Window on WANs

Jan 6 2011   12:32PM GMT

What does the future of the WAN look like for 2011?

Tessa Parmenter Tessa Parmenter Profile: Tessa Parmenter

WAN trends 2011At, we looked into our crystal ball to determine the future of WANs for 2011. Our “crystal ball” consisted of three analysts from different firms who announced a few surprising trends in the wide area networking space — the first being that MPLS networks are becoming a luxury.

According to Gartner research director Ted Chamberlin:  “Even as prices for MPLS [networks] have declined, it’s flattening out, and some enterprises are finally saying, ‘You know what? There are certain remote sites … [where] the premium of MPLS over broadband is not worth it.”

This WAN trend comes as a surprise given TechTarget’s 2011 IT Priorities Survey of over 2,000 IT decision makers: IT budgets and priorities are returning to health in 2011. According to TechTarget editorial director Mark Schlack, “Life in IT is returning to normal for 42% of IT departments, with 43% recovering slowly from the recession and 15% still stuck in it. That return to normal is reflected in a budget growth of more than 5% in 46% of IT shops.”

If IT budgets are returning to normal, why would the dropping price of MPLS not be worth it? Perhaps, as Chamberlin suggests, SSL VPNs are sufficient for enterprises with branch offices that do not require jitter-sensitive traffic like VoIP. However, looking at statistics reported by Nemertes Research last quarter, perhaps Metro Ethernet is the happier Carrier Ethernet alternative to MPLS. (See the Metro Ethernet tutorial for more):
Carrier Ethernet Usage
But a flattened growth of MPLS isn’t the only WAN trend for 2011. As virtual WAN optimization matures we may see more acquisitions and mergers in the world of networking vendors. According to TRAC Research president Bojan Simic, nearly every vendor added virtual WAN optimization to their product portfolio last year. All that seems to be left for WAN vendors in the now-mature market is to fill out other portfolio holes, like QoS visibility solutions, and wait to be snatched up by IT vendor behemoths.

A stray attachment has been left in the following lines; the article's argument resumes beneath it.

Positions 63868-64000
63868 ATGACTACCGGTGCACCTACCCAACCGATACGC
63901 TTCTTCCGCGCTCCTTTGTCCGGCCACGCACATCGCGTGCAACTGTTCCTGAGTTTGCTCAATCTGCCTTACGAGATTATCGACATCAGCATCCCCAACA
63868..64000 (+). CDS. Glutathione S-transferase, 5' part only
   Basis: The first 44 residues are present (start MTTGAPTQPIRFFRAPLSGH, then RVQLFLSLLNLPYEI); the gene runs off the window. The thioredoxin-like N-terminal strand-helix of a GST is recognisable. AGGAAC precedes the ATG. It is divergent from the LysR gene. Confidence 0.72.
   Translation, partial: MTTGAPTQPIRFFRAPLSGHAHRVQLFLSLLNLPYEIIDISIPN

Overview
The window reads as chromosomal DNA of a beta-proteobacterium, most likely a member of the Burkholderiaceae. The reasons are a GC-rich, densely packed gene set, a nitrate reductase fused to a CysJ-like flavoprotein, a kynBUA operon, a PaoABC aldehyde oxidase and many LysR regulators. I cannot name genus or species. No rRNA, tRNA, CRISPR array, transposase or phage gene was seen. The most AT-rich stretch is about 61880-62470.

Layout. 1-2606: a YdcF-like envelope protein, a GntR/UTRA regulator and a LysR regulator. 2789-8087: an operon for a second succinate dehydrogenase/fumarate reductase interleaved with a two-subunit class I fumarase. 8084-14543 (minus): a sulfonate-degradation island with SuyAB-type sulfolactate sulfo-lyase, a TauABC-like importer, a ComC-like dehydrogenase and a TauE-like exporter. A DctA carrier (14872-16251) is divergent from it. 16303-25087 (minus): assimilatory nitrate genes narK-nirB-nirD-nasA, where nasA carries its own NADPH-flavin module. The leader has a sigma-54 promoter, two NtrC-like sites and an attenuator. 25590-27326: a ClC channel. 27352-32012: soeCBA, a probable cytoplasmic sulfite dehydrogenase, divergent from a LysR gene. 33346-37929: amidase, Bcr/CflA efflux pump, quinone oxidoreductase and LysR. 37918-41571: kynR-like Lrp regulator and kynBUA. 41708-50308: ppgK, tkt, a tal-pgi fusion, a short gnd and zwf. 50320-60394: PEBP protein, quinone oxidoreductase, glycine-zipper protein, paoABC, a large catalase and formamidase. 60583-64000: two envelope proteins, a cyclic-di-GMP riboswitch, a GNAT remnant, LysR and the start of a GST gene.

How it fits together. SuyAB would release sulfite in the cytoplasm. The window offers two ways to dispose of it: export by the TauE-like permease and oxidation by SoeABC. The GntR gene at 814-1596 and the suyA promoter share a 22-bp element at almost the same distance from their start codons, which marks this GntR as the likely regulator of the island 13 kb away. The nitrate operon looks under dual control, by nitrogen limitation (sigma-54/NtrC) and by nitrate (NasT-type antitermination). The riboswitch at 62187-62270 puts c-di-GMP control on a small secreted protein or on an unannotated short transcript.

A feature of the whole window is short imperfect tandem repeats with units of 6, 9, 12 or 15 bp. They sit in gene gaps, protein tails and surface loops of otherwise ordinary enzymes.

While mobile WAN optimization adoption is still slow, this does not the reflect the projection of increased teleworkers in 2011 — a third WAN trend for this year. According to Nemertes Research president Johna Till Johnson, 4G and iPads will drive mobile VPN and branch office growth. The recession greatly suppressed the uptick of branch offices and remote workers, but these numbers appear to be returning to a progressive state. Johnson said, “the recession led to zero growth in 2009 and a meager 1% growth in 2010. Branch office growth should rebound to 5% this year and WAN managers must be prepared to support broader remote access.”

You can access the full WAN outlook 2011 report from reporter Jessica Scarpati below:

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